The Democratic Republic of Congo is a country located in Central Africa. It is known to be the second largest country in Africa, with a high population and with valuable resources. Congo has large reserves of gold, gems, cobalt, copper, uranium and timber with the most valuable resource being its large reserve of diamonds (Eichstaedt 115). These natural resources have been the main cause of a variety of wars in the DRC. Due to the high population, Congo has been rated to have the highest prevalence of poverty in the world today.
The history of of Congo has been one of civil war. These wars involve various rebel groups and ethnic groups being involved in violence and fighting. According to Samset (470), the main reason for these wars is Congo’s rich natural resources especially the illegal trade of diamonds and bitter ethnic wars. The Congo’s civil war is rooted in history (Gondola 6). Before the civil war, many Congolese people were kidnapped and forced into slavery in the coast. They were used by King Leopold to extract natural resources and he oversaw the deaths of about 10 million people. King Leopold’s harsh rule and using the Congolese people as slaves for his personal gain made the people to rebel against him and taking matters in their own hands thus fueling the civil war. The first Congo war occurred from 1996 to 1997, which led to the replacement of a dictatorial leader Mobutu Sese Seko with a rebel leader Laurent Desire Kabila (Reyntjens 42). This war led to the Rwandan Genocide. The second Congo war occurred from 1998 to 2003, whereby it ended with the transitional government taking power. However, there were still the Kivu and the Ituri conflicts. The recent Civil war in Congo caused more than 3.3 million deaths. It has been very hard to reach a solution to end these wars due to so many opposition factions.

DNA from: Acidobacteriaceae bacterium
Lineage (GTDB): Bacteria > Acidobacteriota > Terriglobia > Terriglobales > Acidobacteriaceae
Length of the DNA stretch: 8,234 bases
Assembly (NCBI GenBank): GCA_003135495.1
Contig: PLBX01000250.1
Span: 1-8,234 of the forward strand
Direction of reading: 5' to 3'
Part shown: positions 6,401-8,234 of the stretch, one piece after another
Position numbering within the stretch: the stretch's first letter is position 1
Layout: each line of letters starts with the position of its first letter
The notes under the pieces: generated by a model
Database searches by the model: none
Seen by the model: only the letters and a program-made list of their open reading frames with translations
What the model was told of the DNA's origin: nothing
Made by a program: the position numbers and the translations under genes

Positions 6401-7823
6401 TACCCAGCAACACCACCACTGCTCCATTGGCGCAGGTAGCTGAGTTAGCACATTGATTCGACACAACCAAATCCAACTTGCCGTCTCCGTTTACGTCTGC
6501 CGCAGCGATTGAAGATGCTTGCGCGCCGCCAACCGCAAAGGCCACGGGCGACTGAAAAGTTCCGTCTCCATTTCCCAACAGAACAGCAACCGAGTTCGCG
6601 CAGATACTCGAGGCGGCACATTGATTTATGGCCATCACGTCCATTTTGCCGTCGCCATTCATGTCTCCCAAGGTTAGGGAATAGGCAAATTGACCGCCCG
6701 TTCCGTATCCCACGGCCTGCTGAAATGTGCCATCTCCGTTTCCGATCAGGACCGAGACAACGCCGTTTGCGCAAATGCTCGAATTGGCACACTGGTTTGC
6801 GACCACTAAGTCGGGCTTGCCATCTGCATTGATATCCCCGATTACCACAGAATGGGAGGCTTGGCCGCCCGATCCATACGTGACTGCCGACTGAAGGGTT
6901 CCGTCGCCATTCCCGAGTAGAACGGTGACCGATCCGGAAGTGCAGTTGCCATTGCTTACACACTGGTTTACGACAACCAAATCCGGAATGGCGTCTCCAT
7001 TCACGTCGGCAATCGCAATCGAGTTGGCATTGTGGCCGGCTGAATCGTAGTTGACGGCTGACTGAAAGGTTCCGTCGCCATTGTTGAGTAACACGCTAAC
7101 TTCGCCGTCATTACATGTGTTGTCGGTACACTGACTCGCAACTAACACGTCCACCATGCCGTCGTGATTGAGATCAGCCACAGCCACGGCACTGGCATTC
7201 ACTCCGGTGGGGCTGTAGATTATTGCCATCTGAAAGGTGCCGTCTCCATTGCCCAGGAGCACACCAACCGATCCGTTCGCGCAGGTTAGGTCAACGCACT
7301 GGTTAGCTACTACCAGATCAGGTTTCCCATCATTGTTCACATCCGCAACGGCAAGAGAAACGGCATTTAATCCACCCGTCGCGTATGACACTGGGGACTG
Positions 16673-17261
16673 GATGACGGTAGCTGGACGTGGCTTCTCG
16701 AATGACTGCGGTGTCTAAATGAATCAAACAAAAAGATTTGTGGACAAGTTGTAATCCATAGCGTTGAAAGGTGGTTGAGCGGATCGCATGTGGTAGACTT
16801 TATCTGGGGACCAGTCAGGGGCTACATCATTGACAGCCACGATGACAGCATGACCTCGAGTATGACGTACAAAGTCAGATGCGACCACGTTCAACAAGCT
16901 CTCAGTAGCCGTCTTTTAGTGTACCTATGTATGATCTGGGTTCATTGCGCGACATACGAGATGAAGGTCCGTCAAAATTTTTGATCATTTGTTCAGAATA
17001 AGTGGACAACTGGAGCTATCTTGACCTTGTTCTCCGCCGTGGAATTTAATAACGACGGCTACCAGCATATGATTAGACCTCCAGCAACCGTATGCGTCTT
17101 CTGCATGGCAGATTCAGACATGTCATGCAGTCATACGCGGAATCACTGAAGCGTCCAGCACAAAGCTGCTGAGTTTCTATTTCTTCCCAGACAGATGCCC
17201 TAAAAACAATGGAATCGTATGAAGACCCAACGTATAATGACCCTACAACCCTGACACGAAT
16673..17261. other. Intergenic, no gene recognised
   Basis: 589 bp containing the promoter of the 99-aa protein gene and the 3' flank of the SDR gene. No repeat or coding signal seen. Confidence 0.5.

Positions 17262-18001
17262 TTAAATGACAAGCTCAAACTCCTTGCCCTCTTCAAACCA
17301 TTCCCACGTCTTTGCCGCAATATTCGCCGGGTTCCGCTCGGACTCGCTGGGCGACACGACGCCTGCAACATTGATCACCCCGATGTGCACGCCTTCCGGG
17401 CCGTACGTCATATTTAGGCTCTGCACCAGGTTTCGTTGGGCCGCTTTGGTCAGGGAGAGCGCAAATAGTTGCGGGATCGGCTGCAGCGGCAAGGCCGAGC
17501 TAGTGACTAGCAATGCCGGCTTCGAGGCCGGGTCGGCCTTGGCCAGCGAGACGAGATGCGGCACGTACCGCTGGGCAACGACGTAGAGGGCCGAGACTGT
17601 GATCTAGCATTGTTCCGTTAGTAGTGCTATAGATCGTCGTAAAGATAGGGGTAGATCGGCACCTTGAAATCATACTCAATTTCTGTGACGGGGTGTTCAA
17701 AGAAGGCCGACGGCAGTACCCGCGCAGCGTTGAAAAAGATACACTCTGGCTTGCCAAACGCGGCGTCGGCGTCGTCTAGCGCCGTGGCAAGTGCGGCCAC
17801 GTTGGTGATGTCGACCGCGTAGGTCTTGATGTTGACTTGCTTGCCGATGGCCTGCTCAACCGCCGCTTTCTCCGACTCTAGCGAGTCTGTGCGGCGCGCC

Turner asserts that, Congo has the highest incidences of poverty in the world today (56). The people of Congo have been pushed further into starvation and poverty due to ethnic conflicts and civil war between rebels and the government. Due to poor governance during the Mobutu regime, the country has experienced continuous inflation, public debts and budget deficits that have been growing over the years (Trefon 102), The sustained levels of violence has led to massive damage on the infrastructure, loss of lives and property and internal displacement and leading to many people migrating to rural areas (Prunier 104).This has made it difficult for the country to grow. Half of the people in Congo now live below the poverty line and the most affected are women and children. Congo is known to be one of the richest countries in natural resources, unfortunately, the people of Congo do not benefit from these resources due to corruption. In addition, Congo has given too much to the world starting from slaves and all its resources leaving the people in an extremely deadly poverty (Clark 76). There is no clean water, electricity, healthcare, roads and even basic food in the rural areas as it is the most affected by poverty. According to the International Monetary Fund( 8), poverty and hunger still remains endemic in Congo despite humanitarian aids interventions due to continuous conflicts and lack of mining and agriculture to meet the populations’ needs as their main engines of growth.